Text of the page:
I was born and raised in Beirut and when I left (due to war), I never imagined that the food we ate at home was specific to our Greek-Catholic community. I thought all Beirutis ate the same dishes. Much to my surprise, I discovered, while in America, that there were a lot of traditional Beirut-dishes I had never tasted before!
Moufataka is one of them. It is a traditional dessert from Beirut, specifically made in Sunni communities. I read about it in a book that was just published Rural Cuisine in Lebanon by Chérine Yazbeck; I was visiting a friend and her neighbor, Mrs. Shbaro, told me about moufataka and said she orders it every week and loves it and would take me to the place that makes it.
Now if you really want to get a feel for traditional Beirut, Basta is the neighborhood to visit; our mufataka maker was located there. Gracious, warm and laid-back in the authentic Beiruti-style, Hajj Makari and his partner allowed me to take pictures, gave me the recipe and explained the intricacies of moufataka; in short, it requires a lot of stirring. The name of the dish translates into “unsewn”, in other words, the ingredients are cooked to death until they lose their initial texture and meld into an extra-moist, sweet, fragrant mass with a silky, doughy texture and a golden hue to brighten your day.
Origin of moufataka:According to Hajj Makari and Hachem, this dish was born in 1880 and is proper to Ras Beirut (West Beirut). Families used to make it and take it to an area near the beach (now filled with tall buildings) called Ramlet al-bayda (tr: white sand dunes) and the children would play with kites and their parents would eat it. It was an outing on the last Wednesday of April, in commemoration of the prophet Ya’oob (Job).
I used the quantities in Ms.Yazbeck La Cuisine Libanaise du Terroir. If you are in Beirut and want to order it at Makari & Hashem, phone # (01) 643-423.
INGREDIENTS: Serving 6
- 250 g of Italian rice
- 1 heaping tablespoon of turmeric
- 250 g of tahini
- 500 g of white sugar
- a handful of pine nuts ( about 50 g)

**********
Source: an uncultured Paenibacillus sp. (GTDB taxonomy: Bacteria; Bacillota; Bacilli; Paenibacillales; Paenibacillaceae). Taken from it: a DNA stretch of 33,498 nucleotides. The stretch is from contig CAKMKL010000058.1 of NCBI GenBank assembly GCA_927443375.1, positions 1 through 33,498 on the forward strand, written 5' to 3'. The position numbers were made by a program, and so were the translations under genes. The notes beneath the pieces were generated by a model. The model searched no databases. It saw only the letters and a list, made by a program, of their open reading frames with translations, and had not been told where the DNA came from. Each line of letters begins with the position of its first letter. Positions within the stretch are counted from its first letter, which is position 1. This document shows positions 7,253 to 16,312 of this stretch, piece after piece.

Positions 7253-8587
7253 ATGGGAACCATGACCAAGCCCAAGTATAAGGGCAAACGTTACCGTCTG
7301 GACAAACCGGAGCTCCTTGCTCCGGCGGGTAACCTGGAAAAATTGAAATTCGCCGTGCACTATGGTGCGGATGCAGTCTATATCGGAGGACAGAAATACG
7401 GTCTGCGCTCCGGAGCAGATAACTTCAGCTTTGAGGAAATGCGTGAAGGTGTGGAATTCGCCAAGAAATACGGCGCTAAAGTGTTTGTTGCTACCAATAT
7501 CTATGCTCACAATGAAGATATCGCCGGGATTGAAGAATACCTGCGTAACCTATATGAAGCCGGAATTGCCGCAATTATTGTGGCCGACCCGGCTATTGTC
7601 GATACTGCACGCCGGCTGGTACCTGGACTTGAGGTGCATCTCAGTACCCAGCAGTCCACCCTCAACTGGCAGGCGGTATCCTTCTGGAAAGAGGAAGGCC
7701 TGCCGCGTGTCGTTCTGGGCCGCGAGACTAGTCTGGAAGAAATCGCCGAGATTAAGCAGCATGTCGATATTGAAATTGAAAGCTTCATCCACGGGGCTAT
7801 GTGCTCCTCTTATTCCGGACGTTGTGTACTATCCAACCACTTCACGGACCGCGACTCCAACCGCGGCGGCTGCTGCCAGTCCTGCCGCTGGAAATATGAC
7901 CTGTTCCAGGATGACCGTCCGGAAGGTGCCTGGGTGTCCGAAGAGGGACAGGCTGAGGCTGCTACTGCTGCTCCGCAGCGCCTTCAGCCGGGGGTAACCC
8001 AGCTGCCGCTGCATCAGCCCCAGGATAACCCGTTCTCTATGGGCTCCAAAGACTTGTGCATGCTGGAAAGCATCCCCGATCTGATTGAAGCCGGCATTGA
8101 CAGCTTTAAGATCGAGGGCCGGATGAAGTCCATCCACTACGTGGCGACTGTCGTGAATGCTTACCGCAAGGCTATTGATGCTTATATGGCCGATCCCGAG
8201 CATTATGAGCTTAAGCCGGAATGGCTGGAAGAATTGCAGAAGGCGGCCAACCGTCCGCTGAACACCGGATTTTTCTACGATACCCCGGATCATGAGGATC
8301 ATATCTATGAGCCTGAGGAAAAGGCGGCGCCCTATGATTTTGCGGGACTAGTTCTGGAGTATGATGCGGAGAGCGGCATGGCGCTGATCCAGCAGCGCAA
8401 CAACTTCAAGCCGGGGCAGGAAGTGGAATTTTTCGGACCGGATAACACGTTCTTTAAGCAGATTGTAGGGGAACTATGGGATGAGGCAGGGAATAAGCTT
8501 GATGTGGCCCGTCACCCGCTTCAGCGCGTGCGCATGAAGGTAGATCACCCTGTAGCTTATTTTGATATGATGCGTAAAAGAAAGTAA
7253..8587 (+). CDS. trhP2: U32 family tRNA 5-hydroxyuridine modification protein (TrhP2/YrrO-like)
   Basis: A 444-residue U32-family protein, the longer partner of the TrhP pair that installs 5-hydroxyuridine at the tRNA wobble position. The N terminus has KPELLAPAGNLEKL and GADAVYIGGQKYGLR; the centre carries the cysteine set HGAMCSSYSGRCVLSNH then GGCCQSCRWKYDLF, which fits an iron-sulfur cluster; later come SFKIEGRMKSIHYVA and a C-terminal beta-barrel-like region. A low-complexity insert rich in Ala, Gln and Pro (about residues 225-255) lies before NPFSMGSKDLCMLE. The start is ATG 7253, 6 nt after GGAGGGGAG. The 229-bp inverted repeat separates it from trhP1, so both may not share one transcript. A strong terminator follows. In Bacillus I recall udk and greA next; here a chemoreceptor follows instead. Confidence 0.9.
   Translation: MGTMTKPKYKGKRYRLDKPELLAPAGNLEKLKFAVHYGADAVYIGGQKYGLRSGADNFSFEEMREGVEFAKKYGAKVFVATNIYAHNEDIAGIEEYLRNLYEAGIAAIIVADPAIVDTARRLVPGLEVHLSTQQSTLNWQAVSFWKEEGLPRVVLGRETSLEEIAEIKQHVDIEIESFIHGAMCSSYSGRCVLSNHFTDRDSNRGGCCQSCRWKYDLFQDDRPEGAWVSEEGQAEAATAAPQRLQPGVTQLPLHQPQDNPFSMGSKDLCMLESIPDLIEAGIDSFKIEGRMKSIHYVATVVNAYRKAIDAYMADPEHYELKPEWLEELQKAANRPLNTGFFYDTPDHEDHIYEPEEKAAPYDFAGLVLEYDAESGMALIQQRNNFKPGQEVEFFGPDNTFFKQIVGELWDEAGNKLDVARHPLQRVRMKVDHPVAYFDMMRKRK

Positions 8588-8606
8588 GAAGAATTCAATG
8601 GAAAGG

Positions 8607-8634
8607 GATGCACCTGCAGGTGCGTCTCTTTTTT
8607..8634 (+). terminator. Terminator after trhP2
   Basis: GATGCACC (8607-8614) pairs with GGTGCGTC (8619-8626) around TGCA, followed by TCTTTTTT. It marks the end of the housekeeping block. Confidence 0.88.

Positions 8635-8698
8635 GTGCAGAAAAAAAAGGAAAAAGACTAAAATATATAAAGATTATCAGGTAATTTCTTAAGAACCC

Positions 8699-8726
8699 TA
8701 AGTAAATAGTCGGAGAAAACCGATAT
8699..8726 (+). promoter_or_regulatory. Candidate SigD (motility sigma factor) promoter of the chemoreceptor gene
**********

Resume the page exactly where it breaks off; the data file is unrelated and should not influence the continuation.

First step: Soaking then boiling rice and turmeric in water.
Second step: Mixing tahini, sugar and pine nuts well.
Until a compact mass is formed.
Third step: Adding the rice to the tahini mixture gradually.
Now you start stirring and stirring…
The day before:
- Soak the rice in enough water to cover by 2 inches.
- Add the turmeric to the water.
The next day:
- Bring the rice to a boil and cook the rice until there is no longer any water visible.
- In a large heavy-bottomed pot, pour the tahini, sugar and pine nuts.
- Stir the tahini mixture. Add to this mixture the rice.
- Over low heat, using a large spoon, stir the rice and tahini mixture constantly. Listen to your favorite music if you wish because the stirring will take a while (at least 45 minutes).
- When the mixture bubbles gently and the pine nuts and tahini oil rise up to the surface it is getting ready. One way to tell is to lift the mixture and let it drop back and see how thick and creamy it looks. If it is thick, creamy, homogenous, it is ready.
- Pour into a serving dish, let it cool at room temperature.
Mrs. Shbaro very kindly ordered a plate for us and we loved it at home and licked it clean that same day. My parents both loved it and want to order it again. My cousin did not like it, but then she says it is because of the taste of tahini. It will remind you ofhalvah.
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